Keeping track on BMX track developments
Since the early eighties, BMX tracks have constantly evolved to keep up with the ever-increasing skills and techniques of the riders. Today, the original three-metre high start ramp now stands at eight metres for the sport’s professional riders, and up to 5 metres for skilled amateurs. The size and variety of jumps found in BMX tracks has also evolved in response to the general progression of the riders: the idea is to provide tracks which reward fitness, technical ability and tactical sharpness, while still allowing the athletes to recover from an error in a way that protects rider safety.
The first jump on a BMX Supercross track can measure up to 1.7m high with a distance of 11 metres before the landing appears. The first obstacle is one of the biggest, but the next has to be cleared at full speed as well: all the athletes are sprinting to that first turn to grab the holeshot. Still side by side after the second jump, the fastest racers will start opening up a little gap, trying to get their arms in front of those of their competitors. Some tracks have three jumps on the first straight, while others only have two before the pack dives into the first turn.
For major events, paved turns have become the norm for several reasons.
1) The surface of the turn stays in the same condition at all times.
2) Less maintenance is needed to keep the turn in perfect condition.
3) Speed can be maintained in the first turn which is well needed with the pro section coming up. It's important to keep the momentum to be able to clear the jumps on the second straight. Although there are split sections for the women and men, both need enough speed to catch some air and stay in front of their competition. Many variations of tracks exist: obstacles may be table tops, double jumps, rollers, or even gaps where the entire track gets crossed before heading into another 180 degree turn.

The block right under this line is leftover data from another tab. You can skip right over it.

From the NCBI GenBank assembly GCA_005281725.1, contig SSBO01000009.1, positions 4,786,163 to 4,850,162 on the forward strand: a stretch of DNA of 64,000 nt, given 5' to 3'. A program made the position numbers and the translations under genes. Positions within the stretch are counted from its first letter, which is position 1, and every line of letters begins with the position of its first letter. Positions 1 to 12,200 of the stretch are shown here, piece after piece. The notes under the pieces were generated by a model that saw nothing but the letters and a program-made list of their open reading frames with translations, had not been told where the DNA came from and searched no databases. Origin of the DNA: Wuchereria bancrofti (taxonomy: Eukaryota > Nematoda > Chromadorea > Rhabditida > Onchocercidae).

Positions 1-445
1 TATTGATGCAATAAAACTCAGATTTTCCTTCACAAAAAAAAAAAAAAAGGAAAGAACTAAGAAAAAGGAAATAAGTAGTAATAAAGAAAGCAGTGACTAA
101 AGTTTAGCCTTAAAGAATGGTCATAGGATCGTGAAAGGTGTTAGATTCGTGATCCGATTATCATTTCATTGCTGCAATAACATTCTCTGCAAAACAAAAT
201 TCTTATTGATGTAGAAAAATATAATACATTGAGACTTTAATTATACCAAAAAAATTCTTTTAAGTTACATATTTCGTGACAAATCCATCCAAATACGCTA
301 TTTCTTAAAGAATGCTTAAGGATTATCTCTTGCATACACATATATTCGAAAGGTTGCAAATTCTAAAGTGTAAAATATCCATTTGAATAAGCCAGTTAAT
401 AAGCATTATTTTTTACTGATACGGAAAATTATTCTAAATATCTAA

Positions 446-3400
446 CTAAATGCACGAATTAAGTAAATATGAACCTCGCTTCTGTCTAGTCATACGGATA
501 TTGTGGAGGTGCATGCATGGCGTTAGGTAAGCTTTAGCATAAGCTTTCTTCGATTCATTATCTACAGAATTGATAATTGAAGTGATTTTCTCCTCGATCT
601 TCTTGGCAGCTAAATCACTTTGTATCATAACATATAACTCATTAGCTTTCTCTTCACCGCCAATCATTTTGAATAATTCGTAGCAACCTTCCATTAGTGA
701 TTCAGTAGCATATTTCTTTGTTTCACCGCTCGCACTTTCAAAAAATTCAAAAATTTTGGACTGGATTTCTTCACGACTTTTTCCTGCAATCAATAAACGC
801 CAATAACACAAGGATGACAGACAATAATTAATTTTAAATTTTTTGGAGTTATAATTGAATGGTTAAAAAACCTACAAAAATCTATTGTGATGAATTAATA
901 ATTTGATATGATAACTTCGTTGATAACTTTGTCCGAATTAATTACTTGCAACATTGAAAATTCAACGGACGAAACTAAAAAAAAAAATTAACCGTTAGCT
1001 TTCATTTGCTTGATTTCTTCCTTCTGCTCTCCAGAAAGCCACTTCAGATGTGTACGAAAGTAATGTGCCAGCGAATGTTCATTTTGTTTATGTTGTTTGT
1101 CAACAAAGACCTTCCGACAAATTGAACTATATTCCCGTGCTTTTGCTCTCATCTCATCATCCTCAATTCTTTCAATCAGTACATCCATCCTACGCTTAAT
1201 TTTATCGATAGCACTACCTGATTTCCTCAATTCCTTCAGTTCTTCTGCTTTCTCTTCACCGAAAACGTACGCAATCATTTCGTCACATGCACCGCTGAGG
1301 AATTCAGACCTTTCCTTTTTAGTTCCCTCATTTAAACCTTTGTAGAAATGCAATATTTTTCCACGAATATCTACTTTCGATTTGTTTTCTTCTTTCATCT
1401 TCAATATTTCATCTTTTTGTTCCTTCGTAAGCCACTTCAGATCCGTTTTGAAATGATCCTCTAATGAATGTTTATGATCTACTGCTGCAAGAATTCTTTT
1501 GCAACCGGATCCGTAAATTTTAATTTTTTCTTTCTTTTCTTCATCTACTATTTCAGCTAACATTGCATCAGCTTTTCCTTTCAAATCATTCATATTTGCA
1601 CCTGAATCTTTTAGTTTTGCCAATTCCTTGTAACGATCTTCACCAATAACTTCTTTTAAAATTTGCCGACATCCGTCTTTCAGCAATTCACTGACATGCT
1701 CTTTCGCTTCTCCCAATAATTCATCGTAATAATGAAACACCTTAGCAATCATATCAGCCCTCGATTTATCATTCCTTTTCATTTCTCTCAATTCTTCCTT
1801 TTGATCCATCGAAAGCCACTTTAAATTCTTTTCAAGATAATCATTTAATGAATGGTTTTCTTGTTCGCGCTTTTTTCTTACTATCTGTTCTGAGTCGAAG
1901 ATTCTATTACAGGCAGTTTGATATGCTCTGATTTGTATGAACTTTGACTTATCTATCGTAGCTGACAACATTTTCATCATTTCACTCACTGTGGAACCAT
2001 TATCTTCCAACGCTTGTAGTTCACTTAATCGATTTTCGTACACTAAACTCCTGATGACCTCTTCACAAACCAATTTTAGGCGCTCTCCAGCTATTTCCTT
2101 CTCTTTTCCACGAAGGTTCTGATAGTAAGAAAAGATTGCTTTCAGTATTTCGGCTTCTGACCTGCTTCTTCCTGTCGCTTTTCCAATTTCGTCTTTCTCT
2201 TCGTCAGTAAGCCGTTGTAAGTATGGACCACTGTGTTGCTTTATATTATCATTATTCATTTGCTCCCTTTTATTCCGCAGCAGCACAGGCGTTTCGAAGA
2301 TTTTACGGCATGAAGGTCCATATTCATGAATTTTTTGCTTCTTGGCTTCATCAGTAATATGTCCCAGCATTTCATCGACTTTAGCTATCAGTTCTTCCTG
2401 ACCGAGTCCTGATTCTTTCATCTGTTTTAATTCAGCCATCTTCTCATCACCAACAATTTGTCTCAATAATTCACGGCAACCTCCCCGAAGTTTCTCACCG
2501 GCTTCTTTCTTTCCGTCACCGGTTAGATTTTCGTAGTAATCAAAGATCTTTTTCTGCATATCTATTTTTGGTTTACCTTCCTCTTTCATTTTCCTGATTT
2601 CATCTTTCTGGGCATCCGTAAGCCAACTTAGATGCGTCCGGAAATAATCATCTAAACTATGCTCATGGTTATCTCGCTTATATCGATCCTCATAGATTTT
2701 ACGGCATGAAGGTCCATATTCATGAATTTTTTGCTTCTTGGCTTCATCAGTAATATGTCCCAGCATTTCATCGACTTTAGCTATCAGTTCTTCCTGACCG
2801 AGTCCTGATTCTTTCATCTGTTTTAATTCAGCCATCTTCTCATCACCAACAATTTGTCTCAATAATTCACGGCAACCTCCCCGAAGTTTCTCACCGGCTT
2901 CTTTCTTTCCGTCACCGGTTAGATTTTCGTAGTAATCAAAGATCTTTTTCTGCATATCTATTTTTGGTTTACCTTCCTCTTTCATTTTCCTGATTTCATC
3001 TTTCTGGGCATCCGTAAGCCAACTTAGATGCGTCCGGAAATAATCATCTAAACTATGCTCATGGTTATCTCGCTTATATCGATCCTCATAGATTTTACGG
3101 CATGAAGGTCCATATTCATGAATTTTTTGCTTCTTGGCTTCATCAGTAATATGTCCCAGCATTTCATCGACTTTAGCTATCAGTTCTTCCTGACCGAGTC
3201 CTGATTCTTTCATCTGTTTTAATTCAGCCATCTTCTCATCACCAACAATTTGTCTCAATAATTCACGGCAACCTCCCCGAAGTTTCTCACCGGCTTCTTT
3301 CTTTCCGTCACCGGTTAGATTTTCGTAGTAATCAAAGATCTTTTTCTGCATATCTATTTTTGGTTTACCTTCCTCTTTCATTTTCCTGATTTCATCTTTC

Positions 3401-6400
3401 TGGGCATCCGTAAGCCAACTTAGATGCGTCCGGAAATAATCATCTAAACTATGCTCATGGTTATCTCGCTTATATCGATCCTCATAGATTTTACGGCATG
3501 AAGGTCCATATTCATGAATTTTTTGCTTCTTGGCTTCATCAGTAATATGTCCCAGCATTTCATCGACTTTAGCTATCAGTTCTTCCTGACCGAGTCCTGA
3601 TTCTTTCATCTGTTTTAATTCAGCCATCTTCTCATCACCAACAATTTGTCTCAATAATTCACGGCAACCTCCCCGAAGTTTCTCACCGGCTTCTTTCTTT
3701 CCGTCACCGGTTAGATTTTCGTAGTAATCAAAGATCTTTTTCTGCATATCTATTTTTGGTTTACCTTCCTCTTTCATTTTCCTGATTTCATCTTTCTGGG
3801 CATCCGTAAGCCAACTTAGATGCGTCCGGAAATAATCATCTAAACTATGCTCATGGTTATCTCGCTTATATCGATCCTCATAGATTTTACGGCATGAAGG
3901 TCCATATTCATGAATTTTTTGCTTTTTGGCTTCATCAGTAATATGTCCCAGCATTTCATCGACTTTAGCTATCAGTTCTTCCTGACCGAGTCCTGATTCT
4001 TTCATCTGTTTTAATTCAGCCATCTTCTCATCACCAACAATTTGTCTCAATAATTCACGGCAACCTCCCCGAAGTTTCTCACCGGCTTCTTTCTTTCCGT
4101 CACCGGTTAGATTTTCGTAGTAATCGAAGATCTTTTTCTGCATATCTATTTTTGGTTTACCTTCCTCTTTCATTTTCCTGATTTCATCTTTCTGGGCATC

The third straight usually offers a roller section where skills are needed to get through as fast as possible. Manuals, pumps or jumps can be used to pass the rider in front of you. If you make a mistake at full speed, this section can be brutal as little flat space is available to slide and come to a halt. You won't see a lot of pedaling in section 3 of the track but you can wonder why one rider is so much faster than the other. Jumping, manualing and for sure pumping skills can make all the difference on this part of the track.
We're not there yet. The last turn usually offers possibilities to pass and get on that podium or to grab fourth place during a qualification round. By this time riders feel their legs burning but they must hold it together for a couple more seconds. The smaller jumps on the last section can make or break a rider. They must keep their rhythm on the way to the finish line… and that is easier for athletes in top shape. Normally between 300m to 400m in length, BMX tracks are not long but throw up everything necessary to test the riders’ skills, explosiveness and fitness.